Online commerce amid COVID-19

Both businesses and buyers are conforming to the reality of online shopping since the pandemic struck 

Ask Columbia business owners what words they’d use to describe the past year, and hardship comes up often. But some of those same people say the pandemic year has also been incredibly rewarding.

While adding new business practices required staffing and resource changes for some, those efforts were rewarded as Americans looked for new ways to shop and dine. U.S. e-commerce rose 44% in 2020, according to Digital Commerce 360, a media and research organization with news and data on online retail. That’s more than double the growth it saw in 2019.

Columbia’s business scene was no exception. Although several businesses did not survive the year’s challenges, others found ways to stay alive.

Online shopping

Alex George, owner of Skylark Bookshop, says he never planned to launch an online ordering system. As a book fanatic and author, George says he thought shopping online took away the magic of bookstores. “The bookshop has always been, in our minds, a sort of fulcrum for the community, a place for people to gather and to talk about books — none of which you can have if you just go online and click on a book,” he says.

Local Business Illio 1

For Skylark Bookshop, the plan was never to go online, but given the circumstances, George has adapted. 

But when the pandemic temporarily shut down Columbia businesses last March, Skylark added curbside delivery and then launched an online ordering system in October. It’s a change George doesn’t plan to turn back from. “We’ve been blown away by how enthusiastically people have embraced it,” he says. Thanks to the system, George says he’s now serving customers all over the country. Skylark has also welcomed guest speakers with the addition of virtual author events.

Similarly, the Columbia Farmers Market added an online shopping feature. CFM Online Market, which launched in November, was created to allow shoppers to purchase items online from local sellers and pick them up at the market on Saturdays.

Dinner and a movie — at home

Like many restaurants, Barred Owl Butcher and Table now has a busy takeout business. It fills more than twice as many carryout orders now than it did before the pandemic. It’s part of an effort to remain independent of third-party delivery services, says owner Ben Parks. Companies like DoorDash and GrubHub have been charged with class-action lawsuits in certain states for adding restaurants to their sites without permission. “Most of those companies will set up a website for a place like Barred Owl and start taking delivery orders without any input from the restaurant,” Parks says. The restaurant has instead found success in its own curbside system, which required the creation of new staff positions to serve customers for lunch, dinner and in its retail shop.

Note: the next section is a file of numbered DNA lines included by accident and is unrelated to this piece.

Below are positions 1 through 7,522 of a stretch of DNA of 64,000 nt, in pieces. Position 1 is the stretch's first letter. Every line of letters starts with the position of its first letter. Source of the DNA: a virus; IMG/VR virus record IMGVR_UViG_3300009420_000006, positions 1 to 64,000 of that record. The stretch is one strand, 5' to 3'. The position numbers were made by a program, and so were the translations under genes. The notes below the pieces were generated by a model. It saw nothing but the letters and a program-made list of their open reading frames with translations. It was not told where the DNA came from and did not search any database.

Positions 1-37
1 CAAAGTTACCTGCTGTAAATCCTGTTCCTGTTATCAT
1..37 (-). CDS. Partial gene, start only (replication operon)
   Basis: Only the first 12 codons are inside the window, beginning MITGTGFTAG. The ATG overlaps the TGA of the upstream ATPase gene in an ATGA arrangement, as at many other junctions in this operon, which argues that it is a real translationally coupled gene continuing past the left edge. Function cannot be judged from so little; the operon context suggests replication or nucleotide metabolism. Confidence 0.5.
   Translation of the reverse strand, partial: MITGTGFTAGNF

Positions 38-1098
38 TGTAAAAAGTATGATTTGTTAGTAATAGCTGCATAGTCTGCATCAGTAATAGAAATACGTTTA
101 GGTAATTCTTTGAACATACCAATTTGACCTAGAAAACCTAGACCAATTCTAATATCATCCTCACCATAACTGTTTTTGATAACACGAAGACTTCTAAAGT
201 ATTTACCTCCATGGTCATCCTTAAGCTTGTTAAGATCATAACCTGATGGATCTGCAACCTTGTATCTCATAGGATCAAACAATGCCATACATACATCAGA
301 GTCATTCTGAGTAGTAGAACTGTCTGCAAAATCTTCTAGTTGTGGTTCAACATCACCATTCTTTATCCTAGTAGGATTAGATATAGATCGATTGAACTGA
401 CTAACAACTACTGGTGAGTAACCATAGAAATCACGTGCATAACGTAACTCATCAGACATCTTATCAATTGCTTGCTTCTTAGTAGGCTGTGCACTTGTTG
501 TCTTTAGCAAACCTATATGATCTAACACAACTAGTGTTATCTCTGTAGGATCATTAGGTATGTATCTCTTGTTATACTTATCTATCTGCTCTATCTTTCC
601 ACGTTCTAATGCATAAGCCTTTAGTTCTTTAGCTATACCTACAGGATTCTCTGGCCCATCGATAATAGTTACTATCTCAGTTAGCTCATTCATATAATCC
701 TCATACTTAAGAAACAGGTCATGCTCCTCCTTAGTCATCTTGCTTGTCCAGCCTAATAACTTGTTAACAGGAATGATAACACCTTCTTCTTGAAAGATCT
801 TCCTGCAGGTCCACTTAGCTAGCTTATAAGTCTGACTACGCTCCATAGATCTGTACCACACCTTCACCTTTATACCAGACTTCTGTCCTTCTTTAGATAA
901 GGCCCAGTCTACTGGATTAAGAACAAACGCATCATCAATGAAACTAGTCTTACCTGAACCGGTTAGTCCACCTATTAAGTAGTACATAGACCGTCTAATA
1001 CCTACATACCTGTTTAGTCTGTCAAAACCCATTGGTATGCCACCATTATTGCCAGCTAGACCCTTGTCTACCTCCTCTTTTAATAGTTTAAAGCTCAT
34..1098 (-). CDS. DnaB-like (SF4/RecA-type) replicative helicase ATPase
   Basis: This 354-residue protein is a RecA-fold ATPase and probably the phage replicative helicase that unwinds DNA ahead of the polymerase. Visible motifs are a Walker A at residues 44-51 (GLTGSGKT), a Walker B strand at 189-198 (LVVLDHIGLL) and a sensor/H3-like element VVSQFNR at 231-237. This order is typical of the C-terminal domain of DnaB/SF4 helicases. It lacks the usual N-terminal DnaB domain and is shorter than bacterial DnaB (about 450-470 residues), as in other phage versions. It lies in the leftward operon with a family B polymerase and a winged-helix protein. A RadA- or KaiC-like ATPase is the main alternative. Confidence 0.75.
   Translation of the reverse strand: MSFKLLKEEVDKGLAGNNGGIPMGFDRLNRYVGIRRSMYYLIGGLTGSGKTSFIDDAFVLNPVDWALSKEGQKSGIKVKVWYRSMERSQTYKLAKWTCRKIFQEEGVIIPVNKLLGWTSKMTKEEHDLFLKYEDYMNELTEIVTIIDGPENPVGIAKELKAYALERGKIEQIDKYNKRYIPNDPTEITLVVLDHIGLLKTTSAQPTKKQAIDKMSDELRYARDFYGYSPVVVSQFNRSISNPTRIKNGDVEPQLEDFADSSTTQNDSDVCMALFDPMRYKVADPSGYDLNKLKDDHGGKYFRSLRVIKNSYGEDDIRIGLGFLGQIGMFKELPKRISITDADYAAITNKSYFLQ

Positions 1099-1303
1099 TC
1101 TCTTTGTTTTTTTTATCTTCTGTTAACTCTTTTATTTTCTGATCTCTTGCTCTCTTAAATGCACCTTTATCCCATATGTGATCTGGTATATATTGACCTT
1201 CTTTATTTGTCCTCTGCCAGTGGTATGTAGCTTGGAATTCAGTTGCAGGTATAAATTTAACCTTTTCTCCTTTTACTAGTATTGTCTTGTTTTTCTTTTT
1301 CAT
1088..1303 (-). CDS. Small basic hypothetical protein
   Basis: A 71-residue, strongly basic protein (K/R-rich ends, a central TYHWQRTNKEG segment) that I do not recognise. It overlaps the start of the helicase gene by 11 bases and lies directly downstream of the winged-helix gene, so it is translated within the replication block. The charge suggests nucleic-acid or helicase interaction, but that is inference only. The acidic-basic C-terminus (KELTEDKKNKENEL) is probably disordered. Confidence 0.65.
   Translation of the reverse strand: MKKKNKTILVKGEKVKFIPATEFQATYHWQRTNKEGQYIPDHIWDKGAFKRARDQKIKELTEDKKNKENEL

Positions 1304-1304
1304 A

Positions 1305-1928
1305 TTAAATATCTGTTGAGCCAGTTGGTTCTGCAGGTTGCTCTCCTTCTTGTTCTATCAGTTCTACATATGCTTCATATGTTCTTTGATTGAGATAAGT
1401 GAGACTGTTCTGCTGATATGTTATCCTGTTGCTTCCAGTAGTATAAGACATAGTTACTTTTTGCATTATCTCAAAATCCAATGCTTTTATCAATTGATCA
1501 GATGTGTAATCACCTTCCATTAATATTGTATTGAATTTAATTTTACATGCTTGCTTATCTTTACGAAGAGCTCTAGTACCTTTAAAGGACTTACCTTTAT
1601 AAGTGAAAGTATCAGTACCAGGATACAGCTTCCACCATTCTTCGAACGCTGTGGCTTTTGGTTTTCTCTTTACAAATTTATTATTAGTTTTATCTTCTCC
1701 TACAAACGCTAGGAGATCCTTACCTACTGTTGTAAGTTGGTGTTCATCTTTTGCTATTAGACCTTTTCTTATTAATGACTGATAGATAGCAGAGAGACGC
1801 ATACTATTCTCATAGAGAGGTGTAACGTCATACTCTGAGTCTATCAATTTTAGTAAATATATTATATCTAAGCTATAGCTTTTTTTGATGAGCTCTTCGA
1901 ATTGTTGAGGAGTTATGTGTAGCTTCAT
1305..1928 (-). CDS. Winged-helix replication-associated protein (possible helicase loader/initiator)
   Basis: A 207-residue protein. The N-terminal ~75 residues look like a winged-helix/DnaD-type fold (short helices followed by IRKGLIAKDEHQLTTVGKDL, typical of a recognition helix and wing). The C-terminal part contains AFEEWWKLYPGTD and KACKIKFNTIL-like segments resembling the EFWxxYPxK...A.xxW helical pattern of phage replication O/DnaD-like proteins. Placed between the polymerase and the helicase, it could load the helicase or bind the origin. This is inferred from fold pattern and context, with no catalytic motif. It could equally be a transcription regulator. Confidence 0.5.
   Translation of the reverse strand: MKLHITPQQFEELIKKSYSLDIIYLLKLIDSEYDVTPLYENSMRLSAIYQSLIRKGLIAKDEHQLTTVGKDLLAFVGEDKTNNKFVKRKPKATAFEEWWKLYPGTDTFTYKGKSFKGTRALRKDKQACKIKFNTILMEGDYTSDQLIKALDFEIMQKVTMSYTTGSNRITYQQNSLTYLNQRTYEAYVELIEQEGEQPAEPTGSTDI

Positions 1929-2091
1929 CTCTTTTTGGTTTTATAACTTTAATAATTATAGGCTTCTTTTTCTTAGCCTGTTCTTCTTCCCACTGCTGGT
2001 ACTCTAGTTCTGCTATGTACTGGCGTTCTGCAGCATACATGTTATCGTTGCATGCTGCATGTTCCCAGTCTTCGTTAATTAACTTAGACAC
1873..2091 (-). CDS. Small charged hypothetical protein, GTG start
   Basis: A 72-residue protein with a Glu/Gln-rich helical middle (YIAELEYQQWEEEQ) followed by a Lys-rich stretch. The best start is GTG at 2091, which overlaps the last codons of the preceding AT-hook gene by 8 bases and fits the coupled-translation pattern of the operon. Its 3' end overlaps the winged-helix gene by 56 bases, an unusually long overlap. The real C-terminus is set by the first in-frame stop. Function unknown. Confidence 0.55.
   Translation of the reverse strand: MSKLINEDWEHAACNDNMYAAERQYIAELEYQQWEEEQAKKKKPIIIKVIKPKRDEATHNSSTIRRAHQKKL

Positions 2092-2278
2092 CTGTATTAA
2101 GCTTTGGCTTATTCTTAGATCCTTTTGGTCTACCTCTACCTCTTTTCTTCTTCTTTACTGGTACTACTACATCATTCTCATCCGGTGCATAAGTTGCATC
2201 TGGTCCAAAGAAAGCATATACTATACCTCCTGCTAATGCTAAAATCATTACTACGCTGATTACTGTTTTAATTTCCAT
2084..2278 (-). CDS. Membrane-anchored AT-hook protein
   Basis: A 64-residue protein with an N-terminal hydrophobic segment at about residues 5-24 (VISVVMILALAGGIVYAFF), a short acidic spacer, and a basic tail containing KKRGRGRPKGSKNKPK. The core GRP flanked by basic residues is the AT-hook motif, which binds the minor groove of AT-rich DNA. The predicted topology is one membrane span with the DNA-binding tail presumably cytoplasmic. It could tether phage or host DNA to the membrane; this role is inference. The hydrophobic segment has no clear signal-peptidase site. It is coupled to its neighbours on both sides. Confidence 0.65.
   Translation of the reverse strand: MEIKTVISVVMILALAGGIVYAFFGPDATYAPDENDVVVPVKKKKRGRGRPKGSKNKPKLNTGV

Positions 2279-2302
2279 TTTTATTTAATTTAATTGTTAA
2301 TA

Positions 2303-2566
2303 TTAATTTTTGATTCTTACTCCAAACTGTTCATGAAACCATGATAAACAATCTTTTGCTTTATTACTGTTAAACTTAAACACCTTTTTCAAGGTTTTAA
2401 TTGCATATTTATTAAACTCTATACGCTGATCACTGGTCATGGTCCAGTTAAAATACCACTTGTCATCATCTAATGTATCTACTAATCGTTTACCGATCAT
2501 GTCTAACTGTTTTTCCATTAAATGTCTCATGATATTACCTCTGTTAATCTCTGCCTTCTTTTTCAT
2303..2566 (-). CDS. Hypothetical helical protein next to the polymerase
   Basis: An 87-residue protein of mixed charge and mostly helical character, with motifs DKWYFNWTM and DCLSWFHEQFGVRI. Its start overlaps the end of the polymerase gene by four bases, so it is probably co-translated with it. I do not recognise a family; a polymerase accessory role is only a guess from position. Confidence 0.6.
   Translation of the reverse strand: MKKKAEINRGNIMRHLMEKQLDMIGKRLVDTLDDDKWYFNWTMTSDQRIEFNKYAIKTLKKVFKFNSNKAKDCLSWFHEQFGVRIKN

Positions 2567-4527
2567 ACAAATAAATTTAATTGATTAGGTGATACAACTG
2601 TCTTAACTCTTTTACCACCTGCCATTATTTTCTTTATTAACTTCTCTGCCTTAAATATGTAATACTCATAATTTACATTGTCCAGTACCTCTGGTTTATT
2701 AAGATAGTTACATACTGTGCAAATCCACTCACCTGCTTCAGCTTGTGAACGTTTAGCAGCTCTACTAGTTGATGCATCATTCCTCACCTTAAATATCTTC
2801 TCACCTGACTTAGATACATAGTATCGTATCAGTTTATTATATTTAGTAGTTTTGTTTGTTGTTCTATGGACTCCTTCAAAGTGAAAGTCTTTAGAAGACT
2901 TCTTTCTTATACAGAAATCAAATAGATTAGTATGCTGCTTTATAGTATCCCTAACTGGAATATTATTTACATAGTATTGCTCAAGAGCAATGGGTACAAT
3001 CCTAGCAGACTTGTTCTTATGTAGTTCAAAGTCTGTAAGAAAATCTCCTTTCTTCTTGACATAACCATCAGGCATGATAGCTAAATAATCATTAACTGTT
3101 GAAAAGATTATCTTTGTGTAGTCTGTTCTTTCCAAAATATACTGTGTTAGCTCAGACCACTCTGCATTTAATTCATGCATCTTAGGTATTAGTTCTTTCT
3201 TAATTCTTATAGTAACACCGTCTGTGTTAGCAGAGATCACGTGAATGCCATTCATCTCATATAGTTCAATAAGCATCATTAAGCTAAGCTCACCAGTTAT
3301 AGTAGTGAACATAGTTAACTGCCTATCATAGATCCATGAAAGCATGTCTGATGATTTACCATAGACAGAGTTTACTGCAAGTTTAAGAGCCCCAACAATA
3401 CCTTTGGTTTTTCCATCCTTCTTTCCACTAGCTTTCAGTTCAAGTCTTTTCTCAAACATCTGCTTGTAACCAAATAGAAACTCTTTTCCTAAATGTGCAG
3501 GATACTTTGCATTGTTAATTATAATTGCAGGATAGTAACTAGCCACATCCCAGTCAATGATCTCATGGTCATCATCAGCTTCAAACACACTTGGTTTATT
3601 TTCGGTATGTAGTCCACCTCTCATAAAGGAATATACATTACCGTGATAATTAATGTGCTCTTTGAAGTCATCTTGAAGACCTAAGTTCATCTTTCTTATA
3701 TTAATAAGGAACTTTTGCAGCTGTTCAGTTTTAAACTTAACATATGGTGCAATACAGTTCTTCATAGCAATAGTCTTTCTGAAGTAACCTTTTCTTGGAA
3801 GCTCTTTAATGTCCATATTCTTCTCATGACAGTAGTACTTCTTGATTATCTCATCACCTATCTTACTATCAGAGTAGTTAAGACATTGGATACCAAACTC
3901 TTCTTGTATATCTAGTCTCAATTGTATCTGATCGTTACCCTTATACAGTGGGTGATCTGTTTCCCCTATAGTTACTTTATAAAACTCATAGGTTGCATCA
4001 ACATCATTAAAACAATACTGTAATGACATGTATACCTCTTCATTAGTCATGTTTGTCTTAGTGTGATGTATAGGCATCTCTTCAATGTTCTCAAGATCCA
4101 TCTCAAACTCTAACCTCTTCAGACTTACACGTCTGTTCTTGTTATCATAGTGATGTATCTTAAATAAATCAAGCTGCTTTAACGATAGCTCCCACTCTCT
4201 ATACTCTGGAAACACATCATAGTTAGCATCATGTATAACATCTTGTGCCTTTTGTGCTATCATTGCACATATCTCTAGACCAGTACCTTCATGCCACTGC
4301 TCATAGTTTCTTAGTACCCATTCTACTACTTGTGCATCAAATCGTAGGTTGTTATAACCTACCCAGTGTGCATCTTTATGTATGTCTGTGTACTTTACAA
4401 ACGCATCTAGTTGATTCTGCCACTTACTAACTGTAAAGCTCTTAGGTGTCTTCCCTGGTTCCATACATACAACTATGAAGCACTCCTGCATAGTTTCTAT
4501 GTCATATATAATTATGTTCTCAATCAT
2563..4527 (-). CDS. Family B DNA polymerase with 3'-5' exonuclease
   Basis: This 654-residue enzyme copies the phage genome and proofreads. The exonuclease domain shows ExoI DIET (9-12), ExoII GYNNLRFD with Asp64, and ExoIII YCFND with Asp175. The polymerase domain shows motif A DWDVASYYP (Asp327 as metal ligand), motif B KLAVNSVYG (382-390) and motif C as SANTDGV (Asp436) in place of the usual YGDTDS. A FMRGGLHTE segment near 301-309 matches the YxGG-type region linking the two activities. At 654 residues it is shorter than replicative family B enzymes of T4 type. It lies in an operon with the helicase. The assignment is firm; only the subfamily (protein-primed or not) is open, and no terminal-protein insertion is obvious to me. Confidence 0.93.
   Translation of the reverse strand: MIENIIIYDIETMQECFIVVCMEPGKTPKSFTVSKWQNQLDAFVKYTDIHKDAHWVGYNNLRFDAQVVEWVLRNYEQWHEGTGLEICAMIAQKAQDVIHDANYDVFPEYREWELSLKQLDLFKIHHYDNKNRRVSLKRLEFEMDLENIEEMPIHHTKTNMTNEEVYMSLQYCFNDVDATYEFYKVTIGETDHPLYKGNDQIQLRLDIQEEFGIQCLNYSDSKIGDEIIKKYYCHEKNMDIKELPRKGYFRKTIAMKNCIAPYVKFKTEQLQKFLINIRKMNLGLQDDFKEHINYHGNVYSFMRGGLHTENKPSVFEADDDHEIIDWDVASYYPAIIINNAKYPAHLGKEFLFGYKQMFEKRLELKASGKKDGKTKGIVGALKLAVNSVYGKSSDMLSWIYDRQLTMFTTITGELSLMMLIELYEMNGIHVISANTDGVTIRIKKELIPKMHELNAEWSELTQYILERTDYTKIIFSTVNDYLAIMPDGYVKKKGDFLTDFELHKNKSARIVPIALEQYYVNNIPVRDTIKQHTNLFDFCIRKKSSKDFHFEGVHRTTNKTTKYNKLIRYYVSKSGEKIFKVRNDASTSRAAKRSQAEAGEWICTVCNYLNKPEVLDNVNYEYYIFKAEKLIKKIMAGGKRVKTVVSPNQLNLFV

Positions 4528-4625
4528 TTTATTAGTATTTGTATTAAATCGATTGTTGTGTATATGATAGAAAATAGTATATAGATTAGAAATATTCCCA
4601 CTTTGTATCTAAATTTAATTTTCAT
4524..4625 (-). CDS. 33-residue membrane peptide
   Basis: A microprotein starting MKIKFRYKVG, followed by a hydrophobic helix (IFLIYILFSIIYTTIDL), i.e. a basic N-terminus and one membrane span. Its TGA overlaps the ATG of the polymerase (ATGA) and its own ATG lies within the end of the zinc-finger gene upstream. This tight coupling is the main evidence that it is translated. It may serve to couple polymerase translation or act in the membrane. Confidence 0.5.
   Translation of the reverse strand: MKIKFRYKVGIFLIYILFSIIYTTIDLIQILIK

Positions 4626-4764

Along with taking dinner home, moviegoers are also able to rely, at least partially, on Ragtag Cinema for evening entertainment. Ragtag at Home was created to help people engage in media literacy by offering activity guides for a select group of movies. Daniel Boone Regional Library cardholders can access the films for free through Kanopy, an online film collection.

Family dinner made easier

Daniel and Ali Bauer had owned Cherry Street Cellar for only five months when the pandemic hit. Temporarily closing its dining room on March 18, the couple had to figure out how they could quickly implement ideas they hadn’t planned on using until later.

In April, the Cellar launched its Chef Share meal program, which provides fully prepared, seasonal and locally sourced meals through a subscription service. Three entrees, complete with a salad and dessert, are delivered weekly for $59, along with additional a la carte items such as desserts and wine. The Bauers and their staff have prepared everything from homestyle Midwestern comfort food to saffron risotto and Mediterranean veggies. “Throw a dart at a map, and you’ll hit a country we’ve made food from,” Daniel Bauer says.

As the parents of two children, ages 3 and 5, the Bauers also added a family meal option in December. For $60, meals are delivered to customers’ homes on Wednesday and feed a family of four. Cherry Street’s shareable, family-style meals are aimed at helping families who would like to spend more time together at the dinner table.

Changes like these are only some examples of how customers have been supporting local businesses and also how businesses are supporting customers.

Related Stories

Recommended for you

comments powered by Disqus